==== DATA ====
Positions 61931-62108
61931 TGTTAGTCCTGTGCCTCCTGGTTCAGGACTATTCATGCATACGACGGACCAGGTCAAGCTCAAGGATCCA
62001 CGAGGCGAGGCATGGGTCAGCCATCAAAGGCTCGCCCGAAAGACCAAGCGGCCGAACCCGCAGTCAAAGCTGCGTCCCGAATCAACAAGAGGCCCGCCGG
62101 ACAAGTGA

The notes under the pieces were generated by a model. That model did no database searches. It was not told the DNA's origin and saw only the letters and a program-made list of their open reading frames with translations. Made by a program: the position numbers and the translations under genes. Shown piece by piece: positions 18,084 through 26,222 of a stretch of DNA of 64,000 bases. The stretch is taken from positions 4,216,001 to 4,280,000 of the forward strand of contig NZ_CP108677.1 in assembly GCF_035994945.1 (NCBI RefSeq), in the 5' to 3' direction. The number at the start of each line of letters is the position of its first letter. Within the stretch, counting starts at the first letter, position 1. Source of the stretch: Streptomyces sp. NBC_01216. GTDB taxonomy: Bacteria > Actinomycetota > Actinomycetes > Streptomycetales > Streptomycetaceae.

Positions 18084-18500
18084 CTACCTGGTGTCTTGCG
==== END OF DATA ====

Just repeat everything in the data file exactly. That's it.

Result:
Positions 61931-62108
61931 TGTTAGTCCTGTGCCTCCTGGTTCAGGACTATTCATGCATACGACGGACCAGGTCAAGCTCAAGGATCCA
62001 CGAGGCGAGGCATGGGTCAGCCATCAAAGGCTCGCCCGAAAGACCAAGCGGCCGAACCCGCAGTCAAAGCTGCGTCCCGAATCAACAAGAGGCCCGCCGG
62101 ACAAGTGA

The notes under the pieces were generated by a model. That model did no database searches. It was not told the DNA's origin and saw only the letters and a program-made list of their open reading frames with translations. Made by a program: the position numbers and the translations under genes. Shown piece by piece: positions 18,084 through 26,222 of a stretch of DNA of 64,000 bases. The stretch is taken from positions 4,216,001 to 4,280,000 of the forward strand of contig NZ_CP108677.1 in assembly GCF_035994945.1 (NCBI RefSeq), in the 5' to 3' direction. The number at the start of each line of letters is the position of its first letter. Within the stretch, counting starts at the first letter, position 1. Source of the stretch: Streptomyces sp. NBC_01216. GTDB taxonomy: Bacteria > Actinomycetota > Actinomycetes > Streptomycetales > Streptomycetaceae.

Positions 18084-18500
18084 CTACCTGGTGTCTTGCG